Midnight mind-benders: EraserheadThe Holy MountainCaligulaThe WarriorsRepo: The Genetic Opera

Concert films and killer cameos by Ozzy Osbourne, Black Sabbath, Judas Priest, Iron Maiden, Napalm Death, Godflesh, White Zombie, Alice Cooper, Helmet, Cannibal Corpse, Kiss, Powermad, and countless fake hair metal bands who end up getting killed onscreen…

Plus witches, werewolves, bikers, aliens, lesbian vampires, and vengeful vikings galore, over 1300 sin-ematic sensations in all.

Brooklyn-born Mike “McBeardo” McPadden is the head writer of the online phenomenon Mr. Skin. In addition to years of freelance journalism (EsquireBlack BookNew York Press), and more than a decade as a Hustler editor and correspondent, Mr. McPadden has also done time as a B-movie screenwriter. He lives in Chicago with his wife, xoJane.com editor Rachel McPadden.

Music I Hate That I Pretended Not to Hate Because of Some Girl or Some Girls

When it comes to rock music, the surname “Smith” almost always makes me reach for my bird-flipper, as it’s most commonly associated with Patti (with an “I”), Robert (with a fright wig), and fuckin’ Morrissey (with no dick up his ass where at least one really ought to be).mozzer-1

Now I’m not going to declare that the Patti Smith Group or the Cure or the Smiths as quote-unquote “BAD” music, per se.

It’s just not for me.

Because it’s Chick Music.

And Chick Music is just fine.

For chicks.

Like celebrity gossip, astrology and the pre-coital claim “I don’t even think I CAN get pregnant,” stuff like Patti Smith, The Cure, and Morrissey is, you know… for Chicks.

Into that ghetto, I’d also cattle-car Siouxsie and the Banshees, Bauhaus, Gang of Four, New Order, Echo and the Bunnymen—or, as I call them, Chicko and the Bunny Non-Men—and pretty much the entirety of ’80s European new wave, maybe most especially Depeche Mode.

Kill Mother Fucking Depeche Mode. That’s what I say.


But then I also say that KMFDM is also, very much, Chick Music.

Sorry, ladies.

Of any gender.

I write now though, to single out music that most definitely did not deserve the Chick Music pass—or any other kind of pass—but to which I not only acquiesced … I actually maybe pretended not to despise it.

Because a lady and/or ladies might have been present.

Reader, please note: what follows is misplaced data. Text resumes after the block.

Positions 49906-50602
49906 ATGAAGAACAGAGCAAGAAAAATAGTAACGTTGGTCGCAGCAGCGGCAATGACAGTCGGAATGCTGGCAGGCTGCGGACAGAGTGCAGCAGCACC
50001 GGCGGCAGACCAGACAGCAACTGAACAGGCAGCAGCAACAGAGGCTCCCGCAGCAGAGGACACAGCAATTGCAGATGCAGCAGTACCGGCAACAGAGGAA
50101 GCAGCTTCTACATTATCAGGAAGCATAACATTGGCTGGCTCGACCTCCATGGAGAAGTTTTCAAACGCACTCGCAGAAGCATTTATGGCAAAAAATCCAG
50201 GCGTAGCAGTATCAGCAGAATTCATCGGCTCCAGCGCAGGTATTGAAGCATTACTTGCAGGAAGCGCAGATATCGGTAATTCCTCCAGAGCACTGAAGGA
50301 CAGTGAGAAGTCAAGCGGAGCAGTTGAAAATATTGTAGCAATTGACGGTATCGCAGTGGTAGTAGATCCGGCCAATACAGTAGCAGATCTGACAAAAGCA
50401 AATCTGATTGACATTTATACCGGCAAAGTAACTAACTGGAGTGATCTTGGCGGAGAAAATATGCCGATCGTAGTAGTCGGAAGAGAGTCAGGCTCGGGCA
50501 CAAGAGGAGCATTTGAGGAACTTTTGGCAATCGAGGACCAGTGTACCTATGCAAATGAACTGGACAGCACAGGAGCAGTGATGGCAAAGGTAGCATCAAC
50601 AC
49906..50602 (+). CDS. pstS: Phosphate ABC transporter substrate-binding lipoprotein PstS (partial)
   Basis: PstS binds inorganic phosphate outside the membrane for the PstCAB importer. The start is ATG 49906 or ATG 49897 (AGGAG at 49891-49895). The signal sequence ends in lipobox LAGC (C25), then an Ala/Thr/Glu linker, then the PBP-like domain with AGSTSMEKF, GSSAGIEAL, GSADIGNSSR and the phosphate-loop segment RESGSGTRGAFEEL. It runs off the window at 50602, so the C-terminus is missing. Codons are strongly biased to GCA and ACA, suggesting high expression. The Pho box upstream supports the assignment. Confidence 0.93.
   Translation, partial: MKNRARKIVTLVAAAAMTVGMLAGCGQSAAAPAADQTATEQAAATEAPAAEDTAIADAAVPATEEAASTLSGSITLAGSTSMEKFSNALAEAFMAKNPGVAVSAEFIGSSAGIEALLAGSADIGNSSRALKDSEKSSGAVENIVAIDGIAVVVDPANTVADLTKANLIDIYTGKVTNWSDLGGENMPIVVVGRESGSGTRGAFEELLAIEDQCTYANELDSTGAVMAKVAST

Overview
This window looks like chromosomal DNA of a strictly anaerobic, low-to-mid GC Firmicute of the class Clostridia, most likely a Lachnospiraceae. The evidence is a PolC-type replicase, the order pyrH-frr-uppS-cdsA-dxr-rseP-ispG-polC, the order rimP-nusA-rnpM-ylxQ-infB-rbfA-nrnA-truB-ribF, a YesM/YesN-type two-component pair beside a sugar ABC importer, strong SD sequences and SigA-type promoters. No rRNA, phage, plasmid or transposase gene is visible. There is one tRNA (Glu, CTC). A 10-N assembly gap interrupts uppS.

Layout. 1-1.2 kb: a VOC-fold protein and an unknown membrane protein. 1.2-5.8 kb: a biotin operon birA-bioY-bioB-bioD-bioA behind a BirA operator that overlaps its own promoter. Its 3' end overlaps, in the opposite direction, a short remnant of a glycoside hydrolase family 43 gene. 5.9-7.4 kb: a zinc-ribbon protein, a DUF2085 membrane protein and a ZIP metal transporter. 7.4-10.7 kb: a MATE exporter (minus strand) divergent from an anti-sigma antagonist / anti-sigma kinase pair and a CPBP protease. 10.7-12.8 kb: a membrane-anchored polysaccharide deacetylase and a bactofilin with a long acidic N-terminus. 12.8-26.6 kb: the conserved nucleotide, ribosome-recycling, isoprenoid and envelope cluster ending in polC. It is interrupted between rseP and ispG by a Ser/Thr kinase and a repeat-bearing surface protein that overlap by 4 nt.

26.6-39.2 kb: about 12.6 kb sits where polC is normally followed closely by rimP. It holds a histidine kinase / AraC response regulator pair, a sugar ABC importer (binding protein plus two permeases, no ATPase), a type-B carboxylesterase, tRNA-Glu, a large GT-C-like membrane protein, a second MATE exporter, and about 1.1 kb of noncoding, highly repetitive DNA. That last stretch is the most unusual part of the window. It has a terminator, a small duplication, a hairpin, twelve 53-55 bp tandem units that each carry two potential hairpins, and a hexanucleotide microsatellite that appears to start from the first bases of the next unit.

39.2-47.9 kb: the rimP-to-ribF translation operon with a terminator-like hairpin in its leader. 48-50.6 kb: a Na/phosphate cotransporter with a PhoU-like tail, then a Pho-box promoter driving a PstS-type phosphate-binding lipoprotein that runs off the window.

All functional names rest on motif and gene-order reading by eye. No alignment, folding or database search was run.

And if music be the food of love, I’ll lie for a mouthful every time.

I’ll rattle these off in backwards chronological order, roughly descending from least to most pathetic.

If you’re me.


Wintertime 1996

Gerard Cosloy was playing at The Cooler, a basement club in New York’s Meat Packing District.

Gerard was one of my heroes: founder of the record label Matador, publisher of the landmark music-hating music zine Conflict, and an unvarnished New York media curmudgeon who endlessly offended terribly sensitive whom I enjoyed seeing offended.

Gerard also played guitar in a band called Envelope.

Envelope was some of the most deadly awful shit you could ever hope to not hear.

So at least, at the Cooler this one night, it was just going to be Gerard solo.

To accompany me, I asked this Nordic pixie-type with sawed-off Tomahawk Missile warheads in her Bratmobile t-shirt named AHH-NA. Her name was spelled A-N-A, but she pronounced it like that: AHH-NA.

Read More

Some Head’s Not Gonna Roll: The Might of Judas Priest vs. The Musk of Naked Man

Part THREE in a Series of THREE (or So) in conjunction with my new book, IF YOU LIKE METALLICA….

Click HERE to read the three (or so) stories in Part One

Click HERE to read the story in Part Two


6.66 Some Head’s Not Gonna Roll


McBeardo loves all comers. Make no mistake.

But allow me to declare with neither pride nor shame, but as mere fact that, for all my libertine free-swingin’—including those periods before, during, and after my hard stint in the crotch-rock battalion Gays in the Military—that I just don’t gaze upon the simple form of another man, naked or otherwise, and think, “Yeeeeaahhhh… stubble and pectorals and teste-sweat… that’s for ME!”


That stated, much of my life has been spent in raging envy over the instantaneous and/or anonymous orgasm exchange opportunities availed to those penis bearers whose primary motivation is acquiring more bare penis.

Lo, the Urban Homosexual, Genus: Male.

Come July 1993, I wasn’t lacking for opposite sex fluid-exchangers.

The magic potion for being able to approach females proved to be served by the pitcher at Downtown Beirut and, more and more often for me, peddled in plastic packets from behind the pinball machine at the Full Moon Saloon on Eighth Avenue.

Still, I couldn’t just walk into a bar laden with ladies, drop trou, and leave spermily satiated several sucktastic moments later.

Such easy access remained the sole domain of The GAY and, psycho-emotive biology be damned, I wanted in on those boys’ never-ending free blowjob party.

If it was dark enough—how would my wang even know? And if I was drunk enough—why would my wang even care? That’s what I (and my wang) figured.

Thus the momentous occasion arrived when, fortifying myself with a succession of 40-ounce Colt 45’s, I set out one evening to finally make that leap, loin-first. Past midnight on a Saturday, I walked toward Manhattan’s hilariously and then-accurately named Meat-Packing